After waiting for 4 months, Vera finally had an MRI scan done recently of her back, spine and head. Towards the summer of 2015, Vera had been making progress with walking with her walker and had started potty training. But it turned out summer was her best moment. In August she started regressing again. She made it clear she was in pain more often (during the day, but also at night, despite sleep medication she would wake suddenly and cry loudly), she didn’t want to sit on the potty any more and was walking less and less. She went from walking from the garden gate to the square near our house to a few steps in the living room and sitting or laying down again, simply because she couldn’t do it. She often pointed to her leg or knee hurting and made the gesture for doctor. This was not only noticeable at home but at her therapeutic preschool as well.
So in September we prompted a call to action and requested an MRI after consultation. In the first place because we thought she might have tethered cord, where the spinal cord is abnormally attached to the base of the spine and the spinal cord can’t move freely. A common problem often associated with Costello syndrome. Most of her symptoms would fit this diagnosis. They looked at her head as well during the MRI because chiari is another known issue often associated with Costello syndrome.
To make the story complete: the scan for tethered cord was needed regardless, because the positioning of her feet was getting more and more off and her Achilles tendons appear to be too short. This can be solved by stretching, putting her feet in casts and stretching little by little. But this can only be done when tethered cord is ruled out, otherwise it will only make things worse. This option is still a possibility in the coming year to correct the positioning of her feet and to hopefully improve her walking.
In short: the MRI was part of a careful consideration in the correct order of tests based on her complaints.
But the results of the MRI, two weeks ago, were unexpected. There was no tethered cord. But the MRI did show a cavity in the medulla oblongata (located in the hindbrain) and a mild chiari malformation.
A chiari malformation is, in short, the downward displacement of the bottom part of the brain through the opening at the base of the skull. In Vera’s case it’s the cerebellar tonsils and it’s mild (there are lots of people who have this but the condition can remain unknown because there are no symptoms). But, combined with the cavity (possibly a cyst) present in the medulla oblongata, this could very well be the cause of Vera’s symptoms. Because we don’t have an earlier MRI, there is no point of reference or comparison, which makes it impossible to pinpoint when this may have started to develop. The cavity in the medulla oblongata (syringomyelia) in particular can cause a lot of symptoms in vital functions such as waking/sleeping and loss of strength in the limbs. Problems with swallowing, pressure in the ears, headaches, painful bowel movements (due to pressure in the spine) and vision problems are also mentioned. These are all symptoms that Vera has, so there could be a correlation. We were quickly invited for a consultation with the paediatric neurosurgeon.
During a good conversation we quickly agreed to operate. Part of the cerebellar tonsils have slipped through the opening at the base of the skull into the spinal cavity. There is not enough space in the skull itself for the cerebellum and therefore more space has to be created in the skull bone. To speak with the words of the surgeon: the operation will be ‘bone only‘. Fortunately, the membranes and the brain itself will be left alone so there will be less risk.Nonetheless, we are about to embark on a very scary operation, possibly even before April.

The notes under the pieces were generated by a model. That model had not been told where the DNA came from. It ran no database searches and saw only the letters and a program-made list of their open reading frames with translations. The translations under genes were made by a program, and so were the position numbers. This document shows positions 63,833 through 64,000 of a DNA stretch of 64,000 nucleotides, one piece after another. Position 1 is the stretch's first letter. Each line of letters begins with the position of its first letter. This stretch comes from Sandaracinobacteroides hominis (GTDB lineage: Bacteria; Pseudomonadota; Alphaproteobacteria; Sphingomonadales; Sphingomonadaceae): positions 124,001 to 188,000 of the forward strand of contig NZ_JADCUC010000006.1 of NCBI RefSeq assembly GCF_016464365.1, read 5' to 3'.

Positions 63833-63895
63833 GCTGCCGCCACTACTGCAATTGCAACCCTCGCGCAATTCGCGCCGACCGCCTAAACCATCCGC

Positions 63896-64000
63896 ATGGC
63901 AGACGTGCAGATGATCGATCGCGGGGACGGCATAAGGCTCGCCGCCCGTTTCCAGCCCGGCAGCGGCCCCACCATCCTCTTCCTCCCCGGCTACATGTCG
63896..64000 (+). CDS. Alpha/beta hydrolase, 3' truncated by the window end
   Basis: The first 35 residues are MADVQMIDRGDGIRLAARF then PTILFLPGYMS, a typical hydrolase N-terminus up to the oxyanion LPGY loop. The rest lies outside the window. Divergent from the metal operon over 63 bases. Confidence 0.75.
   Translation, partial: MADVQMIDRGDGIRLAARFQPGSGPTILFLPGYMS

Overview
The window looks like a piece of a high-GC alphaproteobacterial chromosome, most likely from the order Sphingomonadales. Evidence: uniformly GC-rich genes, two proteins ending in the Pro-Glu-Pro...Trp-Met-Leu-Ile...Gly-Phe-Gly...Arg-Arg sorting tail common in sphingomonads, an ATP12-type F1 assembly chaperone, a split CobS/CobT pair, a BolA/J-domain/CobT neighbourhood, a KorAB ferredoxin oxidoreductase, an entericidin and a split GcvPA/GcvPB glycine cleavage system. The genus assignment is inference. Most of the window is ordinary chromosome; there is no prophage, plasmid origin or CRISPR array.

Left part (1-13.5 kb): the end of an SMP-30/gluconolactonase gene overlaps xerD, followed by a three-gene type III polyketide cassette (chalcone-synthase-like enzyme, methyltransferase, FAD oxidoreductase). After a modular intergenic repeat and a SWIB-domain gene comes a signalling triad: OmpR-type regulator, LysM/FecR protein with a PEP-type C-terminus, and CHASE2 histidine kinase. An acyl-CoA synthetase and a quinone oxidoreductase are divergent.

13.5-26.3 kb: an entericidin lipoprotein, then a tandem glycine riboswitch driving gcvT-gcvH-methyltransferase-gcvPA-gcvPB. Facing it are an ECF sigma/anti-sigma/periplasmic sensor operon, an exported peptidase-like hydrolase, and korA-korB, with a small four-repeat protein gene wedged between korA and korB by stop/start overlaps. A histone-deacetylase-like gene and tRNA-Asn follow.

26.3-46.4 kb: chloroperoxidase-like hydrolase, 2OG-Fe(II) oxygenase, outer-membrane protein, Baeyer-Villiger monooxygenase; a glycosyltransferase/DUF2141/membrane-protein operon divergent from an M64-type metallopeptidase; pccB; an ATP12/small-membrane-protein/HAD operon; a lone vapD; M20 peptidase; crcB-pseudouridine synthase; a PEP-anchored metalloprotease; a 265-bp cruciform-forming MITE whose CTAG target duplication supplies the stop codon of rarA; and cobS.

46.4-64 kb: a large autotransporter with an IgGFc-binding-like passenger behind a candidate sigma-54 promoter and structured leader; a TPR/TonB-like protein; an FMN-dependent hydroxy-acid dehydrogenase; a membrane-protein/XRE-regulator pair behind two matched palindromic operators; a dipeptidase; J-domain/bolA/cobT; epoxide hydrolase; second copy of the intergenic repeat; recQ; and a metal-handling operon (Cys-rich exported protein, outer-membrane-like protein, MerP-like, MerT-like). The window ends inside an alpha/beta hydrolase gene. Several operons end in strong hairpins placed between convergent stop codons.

I may be able to write this down in a technical and calm manner, but for us as parents (and big sister Mieke of course) these are scary and trying times. Making sure you are ‘reading’ your child correctly, having critical conversations as parents about what we are seeing and whether or not we should take action, the blurred overall picture because so many other medical issues are going on with Vera and could be causing similar symptoms, the difficulty in communicating with her to find out what is and what isn’t bothering her, the many phone calls and car trips to the hospital, conversations with doctors and the medical tests all drain our energy. Not to mention the emotional toll it has on a parent to watch your child cry many times a day because she is hurting somewhere inside her body. The past couple of months we have walked around with her and held her very often. Not counting a couple of hours of continuous sleep at night, we basically have had to comfort her hourly, holding her with her head on our shoulders or in our lap to get her comfortable again. Every day.
So oddly, we feel a sense of relief that, after the process of worrying, taking action, testing (while doubting all the while whether all this invasiveness is really necessary) and waiting for the results, we finally have a conversation with a possible course of action to solve the problem. ‘Cause in the end, that is what we want: to improve Vera’s quality of life. And in doing so, lighten the burden in daily life for us as parents as well.
And, as is always the case with Vera, between all the bad moments, we keep being amazed at her infectious smile and endless enthusiasm to make the best of things and to do what she can do.